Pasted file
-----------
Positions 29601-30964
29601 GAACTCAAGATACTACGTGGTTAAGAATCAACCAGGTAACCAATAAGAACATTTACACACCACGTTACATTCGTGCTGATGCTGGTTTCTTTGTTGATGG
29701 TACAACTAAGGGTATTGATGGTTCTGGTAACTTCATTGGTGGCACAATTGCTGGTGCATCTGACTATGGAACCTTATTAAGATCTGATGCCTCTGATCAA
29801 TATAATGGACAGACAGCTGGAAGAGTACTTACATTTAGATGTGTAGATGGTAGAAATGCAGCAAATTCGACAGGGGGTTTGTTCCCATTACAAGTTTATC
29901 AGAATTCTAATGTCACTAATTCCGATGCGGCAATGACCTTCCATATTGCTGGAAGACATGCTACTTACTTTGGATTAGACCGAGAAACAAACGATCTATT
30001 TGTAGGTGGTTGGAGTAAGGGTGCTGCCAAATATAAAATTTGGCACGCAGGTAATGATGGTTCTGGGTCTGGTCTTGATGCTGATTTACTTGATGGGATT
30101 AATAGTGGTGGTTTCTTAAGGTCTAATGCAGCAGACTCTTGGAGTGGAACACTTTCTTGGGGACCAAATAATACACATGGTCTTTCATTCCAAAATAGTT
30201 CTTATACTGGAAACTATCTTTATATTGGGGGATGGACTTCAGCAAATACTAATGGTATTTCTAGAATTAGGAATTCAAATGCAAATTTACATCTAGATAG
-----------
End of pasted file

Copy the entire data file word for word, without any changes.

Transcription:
Positions 29601-30964
29601 GAACTCAAGATACTACGTGGTTAAGAATCAACCAGGTAACCAATAAGAACATTTACACACCACGTTACATTCGTGCTGATGCTGGTTTCTTTGTTGATGG
29701 TACAACTAAGGGTATTGATGGTTCTGGTAACTTCATTGGTGGCACAATTGCTGGTGCATCTGACTATGGAACCTTATTAAGATCTGATGCCTCTGATCAA
29801 TATAATGGACAGACAGCTGGAAGAGTACTTACATTTAGATGTGTAGATGGTAGAAATGCAGCAAATTCGACAGGGGGTTTGTTCCCATTACAAGTTTATC
29901 AGAATTCTAATGTCACTAATTCCGATGCGGCAATGACCTTCCATATTGCTGGAAGACATGCTACTTACTTTGGATTAGACCGAGAAACAAACGATCTATT
30001 TGTAGGTGGTTGGAGTAAGGGTGCTGCCAAATATAAAATTTGGCACGCAGGTAATGATGGTTCTGGGTCTGGTCTTGATGCTGATTTACTTGATGGGATT
30101 AATAGTGGTGGTTTCTTAAGGTCTAATGCAGCAGACTCTTGGAGTGGAACACTTTCTTGGGGACCAAATAATACACATGGTCTTTCATTCCAAAATAGTT
30201 CTTATACTGGAAACTATCTTTATATTGGGGGATGGACTTCAGCAAATACTAATGGTATTTCTAGAATTAGGAATTCAAATGCAAATTTACATCTAGATAG